Google’s Unusual Coder Hiring Trick

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Google needs excellent coders—that’s been one constant throughout the search-engine giant’s existence. But aside from traditional job postings and recruitment channels, how does it go about sourcing the best talent?

As it turns out, Google relies on a rather unique tool: Its own search engine.

In a recent posting on The Hustle, software developer Max Rosett talks about searching on Google for a specific programming-related term (“python lambda function list comprehension”) and seeing a box appear in the results that said: “You’re speaking our language. Up for a challenge?”

Undeterred by the spontaneous decision, he clicked the invitation and landed on a website that presented him with a series of timed programming challenges. “After I solved the sixth problem, foo.bar gave me the option to submit my contact information,” he wrote. “I typed in my phone number and email address, fully expecting that to be the end of things.”

A little while later, he received a call from a Google recruiter. After a series of interviews, he ended up with a job offer. Considering how he’s now in the employ of the company, Rosett has nothing but praise for the method. “They made me feel important while [applying],” he wrote. “At the same time, they respected my privacy and didn’t reach out to me without explicitly requesting my information.”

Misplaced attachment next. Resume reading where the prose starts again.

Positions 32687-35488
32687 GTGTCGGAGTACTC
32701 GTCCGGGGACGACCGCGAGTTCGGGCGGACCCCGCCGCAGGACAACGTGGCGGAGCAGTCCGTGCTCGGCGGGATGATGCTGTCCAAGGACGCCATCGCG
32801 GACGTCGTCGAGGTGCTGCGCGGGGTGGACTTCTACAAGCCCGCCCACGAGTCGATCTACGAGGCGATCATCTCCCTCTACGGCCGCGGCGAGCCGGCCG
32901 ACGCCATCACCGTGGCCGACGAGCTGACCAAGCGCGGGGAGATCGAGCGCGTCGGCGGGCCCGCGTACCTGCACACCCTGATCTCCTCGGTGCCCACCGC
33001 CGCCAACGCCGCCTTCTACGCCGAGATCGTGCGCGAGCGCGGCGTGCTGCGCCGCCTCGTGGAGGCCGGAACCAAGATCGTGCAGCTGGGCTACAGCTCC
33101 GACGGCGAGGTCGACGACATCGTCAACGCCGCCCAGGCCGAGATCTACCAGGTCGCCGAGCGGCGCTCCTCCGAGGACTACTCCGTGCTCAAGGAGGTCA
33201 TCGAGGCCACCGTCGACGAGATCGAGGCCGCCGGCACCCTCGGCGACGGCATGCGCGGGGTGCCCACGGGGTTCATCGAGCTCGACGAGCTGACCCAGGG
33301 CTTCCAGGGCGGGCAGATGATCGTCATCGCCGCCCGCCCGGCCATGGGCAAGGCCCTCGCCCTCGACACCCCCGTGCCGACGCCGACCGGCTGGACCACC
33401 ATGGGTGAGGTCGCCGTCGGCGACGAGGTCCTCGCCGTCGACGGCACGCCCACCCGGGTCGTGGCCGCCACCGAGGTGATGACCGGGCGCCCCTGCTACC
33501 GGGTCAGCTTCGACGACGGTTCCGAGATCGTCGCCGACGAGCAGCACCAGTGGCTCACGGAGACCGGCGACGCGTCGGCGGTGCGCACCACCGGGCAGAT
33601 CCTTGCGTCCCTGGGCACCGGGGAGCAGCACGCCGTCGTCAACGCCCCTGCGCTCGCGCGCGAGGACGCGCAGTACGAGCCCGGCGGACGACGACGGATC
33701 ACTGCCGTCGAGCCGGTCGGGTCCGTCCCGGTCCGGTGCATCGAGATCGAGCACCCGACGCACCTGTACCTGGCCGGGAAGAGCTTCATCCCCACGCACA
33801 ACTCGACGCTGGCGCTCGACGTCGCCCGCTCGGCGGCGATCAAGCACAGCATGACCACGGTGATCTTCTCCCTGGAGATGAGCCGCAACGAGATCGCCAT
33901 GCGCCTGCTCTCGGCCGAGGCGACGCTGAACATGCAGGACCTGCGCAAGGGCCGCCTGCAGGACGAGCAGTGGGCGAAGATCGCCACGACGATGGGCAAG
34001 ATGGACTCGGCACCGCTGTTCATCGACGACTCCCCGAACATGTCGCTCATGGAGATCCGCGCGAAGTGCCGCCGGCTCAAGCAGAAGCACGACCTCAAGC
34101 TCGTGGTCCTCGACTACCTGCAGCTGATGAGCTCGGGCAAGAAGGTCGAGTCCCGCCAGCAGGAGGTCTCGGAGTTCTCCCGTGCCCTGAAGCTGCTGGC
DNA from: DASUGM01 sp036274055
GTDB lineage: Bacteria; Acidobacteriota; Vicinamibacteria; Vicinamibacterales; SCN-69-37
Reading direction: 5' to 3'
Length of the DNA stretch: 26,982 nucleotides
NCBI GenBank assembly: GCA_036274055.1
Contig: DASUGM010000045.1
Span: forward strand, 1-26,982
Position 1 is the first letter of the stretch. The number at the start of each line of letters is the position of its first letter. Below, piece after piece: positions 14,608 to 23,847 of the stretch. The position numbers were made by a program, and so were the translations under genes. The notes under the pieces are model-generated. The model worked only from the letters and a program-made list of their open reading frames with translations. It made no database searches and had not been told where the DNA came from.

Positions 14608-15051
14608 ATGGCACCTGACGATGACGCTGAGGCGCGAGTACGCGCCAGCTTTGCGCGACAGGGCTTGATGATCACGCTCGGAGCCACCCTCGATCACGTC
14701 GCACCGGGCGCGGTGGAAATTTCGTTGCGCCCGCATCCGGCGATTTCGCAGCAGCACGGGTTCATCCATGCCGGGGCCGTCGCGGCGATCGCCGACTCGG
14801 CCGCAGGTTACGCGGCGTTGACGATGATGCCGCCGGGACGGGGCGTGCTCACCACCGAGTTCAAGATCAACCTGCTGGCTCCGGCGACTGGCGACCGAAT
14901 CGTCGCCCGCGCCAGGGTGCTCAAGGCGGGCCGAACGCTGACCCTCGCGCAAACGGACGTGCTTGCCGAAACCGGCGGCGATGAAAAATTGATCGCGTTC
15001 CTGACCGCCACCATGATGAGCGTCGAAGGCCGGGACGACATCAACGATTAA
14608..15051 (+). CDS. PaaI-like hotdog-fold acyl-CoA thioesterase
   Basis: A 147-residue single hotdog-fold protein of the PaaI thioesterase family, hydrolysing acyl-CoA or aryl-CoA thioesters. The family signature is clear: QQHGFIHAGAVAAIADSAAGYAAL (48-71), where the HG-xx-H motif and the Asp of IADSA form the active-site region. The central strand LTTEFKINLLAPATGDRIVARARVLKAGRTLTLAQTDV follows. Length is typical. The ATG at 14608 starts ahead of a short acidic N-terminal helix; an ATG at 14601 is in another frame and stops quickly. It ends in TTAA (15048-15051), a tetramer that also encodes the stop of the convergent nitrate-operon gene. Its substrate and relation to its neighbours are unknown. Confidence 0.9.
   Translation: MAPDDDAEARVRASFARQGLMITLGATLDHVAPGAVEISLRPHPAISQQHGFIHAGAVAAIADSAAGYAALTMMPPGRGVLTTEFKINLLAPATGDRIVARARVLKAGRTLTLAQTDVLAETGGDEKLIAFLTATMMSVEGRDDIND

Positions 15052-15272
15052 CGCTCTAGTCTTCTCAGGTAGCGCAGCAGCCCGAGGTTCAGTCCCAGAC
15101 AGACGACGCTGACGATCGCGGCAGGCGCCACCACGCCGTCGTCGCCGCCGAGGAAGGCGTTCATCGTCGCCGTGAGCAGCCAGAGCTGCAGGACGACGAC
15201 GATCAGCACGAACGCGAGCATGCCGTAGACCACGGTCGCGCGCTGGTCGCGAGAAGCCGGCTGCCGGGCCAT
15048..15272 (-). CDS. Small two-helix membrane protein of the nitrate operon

Google is praised (and damned, in some circles) for its unconventionality, so its use of its own search engine to find programmers should be unsurprising. It’s certainly not the first company to resort to out-of-the-box tactics to find the best people—whether designing wacky job commercials, posting mind-puzzlers on subways, or posting hiring ads on a billboard, firms all over the world have pursued similarly creative (or just plain weird) paths.

Image Credit: Google

Comments

2 Responses to “Google’s Unusual Coder Hiring Trick”

September 04, 2015 at 11:27 am, Steve said:

Thank you for this interesting article. It seems like nothing I search for on the internet comes without some kind of popup these days, usually interrupting my reading of an article with unwanted advertising. I almost automatically simply X-out of the popup without reading it and try to stay focused on the task at hand. In particular I wouldn’t enter any personal and/or contact information should such a form be presented to me, as I wouldn’t know the source, and I treat everything as an untrustworthy phishing attack. I think Google should try some of the more-conventional and traditional hiring practices instead of engaging random users in questionable practices.

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October 15, 2015 at 11:58 pm, Rachel Katherine said:

I wonder, do they get around pop up blockers or are they missing out on a wonderful subset of people?

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